I am re-posting a question I asked on math.se here because I am unsatisfied with the answers I obtained.

The irreducible modules of $\operatorname{GL}_n(\mathbb C)$ over $\mathbb C$ are completely classified and well-understood via Schur-Weyl duality, the algebraic Peter-Weyl theorem and the entire theory of reductive groups in characteristic zero.

I am looking for a good reference on what is known about the representation theory of $\operatorname{GL}_n(\mathbb F_p)$ over $\mathbb F_p$, i.e. the study of $\mathbb F_p$-vector spaces with an action of $\operatorname{GL}_n(\mathbb F_p)$. Here, $\mathbb F_p$ is the field with $p$ elements, $p$ a prime number. Are the irreducible modules completely classified? Can they somehow be indexed by certain partitions, similar to the characteristic zero case?

I am particularly interested in whether or not there is some equivalent of the Pieri rule, i.e. decomposing the tensor product of an irreducible representation with a symmetric power of $\mathbb F_p^n$. However, I suppose that question only makes sense when it is possible to classify irreducibles in some combinatorial way.

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    The number of such inequivalent irreducible modules is well known to be $p^{n}-p^{n-1}$. These are in bijection with monic polynomials of degree $n$ with non-zero constant term in $\mathbb{F}_{p}[x].$ However, explicit description of the simple modules is, I believe, notoriously difficult. – Geoff Robinson Nov 17 '14 at 13:13
up vote 15 down vote accepted

One classical source for the case $n=2$, with somewhat old-fashioned notation for some of the related groups, is a paper by Richard Brauer and his student Cecil Nesbitt: On the modular characters of groups, Ann. of Math. (2) 42, (1941). 556–590. In this very special case, the actual modules are not too difficult to describe in terms of symmetric powers of the natural 2-dimensional module. But for arbitrary $n$ there are still mostly unknowns.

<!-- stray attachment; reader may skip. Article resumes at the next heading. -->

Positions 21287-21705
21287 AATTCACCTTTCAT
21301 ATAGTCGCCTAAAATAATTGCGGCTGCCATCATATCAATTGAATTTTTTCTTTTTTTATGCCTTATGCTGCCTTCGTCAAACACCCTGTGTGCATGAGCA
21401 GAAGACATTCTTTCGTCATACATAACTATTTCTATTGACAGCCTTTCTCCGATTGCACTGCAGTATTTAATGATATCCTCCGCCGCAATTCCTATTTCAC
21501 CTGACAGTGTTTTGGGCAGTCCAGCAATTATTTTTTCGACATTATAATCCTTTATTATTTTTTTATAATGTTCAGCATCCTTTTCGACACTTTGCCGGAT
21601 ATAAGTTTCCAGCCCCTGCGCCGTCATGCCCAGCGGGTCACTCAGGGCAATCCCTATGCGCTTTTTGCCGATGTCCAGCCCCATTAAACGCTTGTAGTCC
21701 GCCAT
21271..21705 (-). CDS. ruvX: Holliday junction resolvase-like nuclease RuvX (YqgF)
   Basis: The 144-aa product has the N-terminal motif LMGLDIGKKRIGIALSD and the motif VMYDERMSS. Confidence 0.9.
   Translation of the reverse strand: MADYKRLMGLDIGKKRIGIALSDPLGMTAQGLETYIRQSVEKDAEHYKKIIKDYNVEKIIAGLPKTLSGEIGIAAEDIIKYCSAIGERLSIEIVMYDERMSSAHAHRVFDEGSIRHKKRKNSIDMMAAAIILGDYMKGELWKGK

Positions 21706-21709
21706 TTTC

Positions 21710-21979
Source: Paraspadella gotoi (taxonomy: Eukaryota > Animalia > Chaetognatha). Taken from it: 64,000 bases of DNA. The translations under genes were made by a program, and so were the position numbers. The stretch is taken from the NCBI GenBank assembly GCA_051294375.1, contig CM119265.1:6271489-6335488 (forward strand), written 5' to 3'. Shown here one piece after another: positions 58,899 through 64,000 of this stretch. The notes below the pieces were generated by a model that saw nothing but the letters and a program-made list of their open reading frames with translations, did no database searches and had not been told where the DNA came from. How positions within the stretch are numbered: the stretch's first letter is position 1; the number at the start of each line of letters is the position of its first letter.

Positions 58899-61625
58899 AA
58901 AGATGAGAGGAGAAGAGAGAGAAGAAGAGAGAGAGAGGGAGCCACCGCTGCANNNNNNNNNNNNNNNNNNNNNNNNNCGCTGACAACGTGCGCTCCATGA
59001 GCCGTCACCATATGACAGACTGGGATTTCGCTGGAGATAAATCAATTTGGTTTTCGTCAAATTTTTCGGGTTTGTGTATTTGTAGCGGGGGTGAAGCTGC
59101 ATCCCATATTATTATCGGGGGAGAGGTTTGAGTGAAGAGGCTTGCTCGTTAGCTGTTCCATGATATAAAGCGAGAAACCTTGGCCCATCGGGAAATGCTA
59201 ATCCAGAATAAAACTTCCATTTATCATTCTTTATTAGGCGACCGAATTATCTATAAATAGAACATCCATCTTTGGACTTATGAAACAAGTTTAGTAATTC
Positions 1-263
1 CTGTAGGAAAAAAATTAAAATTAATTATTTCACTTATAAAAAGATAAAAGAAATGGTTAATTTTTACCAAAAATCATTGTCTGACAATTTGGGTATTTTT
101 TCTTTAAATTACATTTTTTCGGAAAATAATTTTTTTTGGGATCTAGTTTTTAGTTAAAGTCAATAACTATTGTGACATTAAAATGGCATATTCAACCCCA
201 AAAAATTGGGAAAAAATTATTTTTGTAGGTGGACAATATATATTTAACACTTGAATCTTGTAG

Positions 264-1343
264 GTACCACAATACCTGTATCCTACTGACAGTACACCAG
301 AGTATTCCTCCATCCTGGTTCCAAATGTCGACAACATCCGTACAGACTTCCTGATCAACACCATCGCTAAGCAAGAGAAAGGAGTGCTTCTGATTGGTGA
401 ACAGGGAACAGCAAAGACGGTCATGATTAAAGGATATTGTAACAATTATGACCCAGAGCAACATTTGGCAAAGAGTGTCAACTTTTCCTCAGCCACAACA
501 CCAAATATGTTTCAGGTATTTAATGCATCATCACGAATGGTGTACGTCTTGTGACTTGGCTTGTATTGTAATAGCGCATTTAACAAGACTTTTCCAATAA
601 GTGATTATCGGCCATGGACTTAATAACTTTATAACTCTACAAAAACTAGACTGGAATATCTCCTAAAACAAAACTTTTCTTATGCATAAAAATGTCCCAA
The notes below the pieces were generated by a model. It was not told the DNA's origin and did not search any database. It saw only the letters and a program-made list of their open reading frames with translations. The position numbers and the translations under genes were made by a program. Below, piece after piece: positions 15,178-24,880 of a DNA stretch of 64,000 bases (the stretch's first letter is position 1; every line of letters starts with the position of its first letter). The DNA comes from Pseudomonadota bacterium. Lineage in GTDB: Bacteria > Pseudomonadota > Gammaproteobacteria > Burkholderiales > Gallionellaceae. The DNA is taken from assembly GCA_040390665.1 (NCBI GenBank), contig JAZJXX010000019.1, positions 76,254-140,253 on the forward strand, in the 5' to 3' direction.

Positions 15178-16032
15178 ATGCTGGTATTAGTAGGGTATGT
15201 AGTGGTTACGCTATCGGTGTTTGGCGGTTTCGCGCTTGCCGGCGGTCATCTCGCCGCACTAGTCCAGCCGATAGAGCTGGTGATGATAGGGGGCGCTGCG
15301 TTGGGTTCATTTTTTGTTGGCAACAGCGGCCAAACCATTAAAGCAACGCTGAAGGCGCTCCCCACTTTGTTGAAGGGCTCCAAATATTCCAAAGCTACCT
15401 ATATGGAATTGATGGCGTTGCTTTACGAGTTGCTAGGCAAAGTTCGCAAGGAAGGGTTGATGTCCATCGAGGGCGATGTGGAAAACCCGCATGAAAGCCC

For a modern survey which includes most of the relevant references (especially to work of Steinberg, Jantzen, Lusztig), see my LMS Lecture Notes 326: Modular Representations of Finite Groups of Lie Type (Cambridge, 2006), in particular Chapter 19. As in the study of the ambient algebraic groups, a parametrization of modular irreducibles by highest weights is readily given in terms of highest weights, which can be translated if desired into the language of partitions for general and special linear groups. See Jantzen's book Representations of Algebraic Groups (2nd ed., AMS, 2003). (Steinberg's twisted tensor product theorem from 1963 then shows how to deduce results for finite fields larger than the prime field.) While these particular groups are often much easier to study than arbitrary groups of Lie type, we still seem to be far from a complete understanding. And the partition viewpoint may not be too helpful.

But the details about dimensions and possible constructions of the modules are still largely unknown, apart from $n=2,3,4$. As Jantzen's book demonstrates, the dimension problems are well-organized and for large primes such data can in principle be computed from Lusztig's viewpoint in terms of Hecke algebras for certain affine Weyl groups. But as Geoff remarks, construction of the actual modules is quite problematic, while even the computations of degrees and such is usually beyond reach in practice.

Concerning tensor products and other constructions, little has been worked out except for very small $n$.

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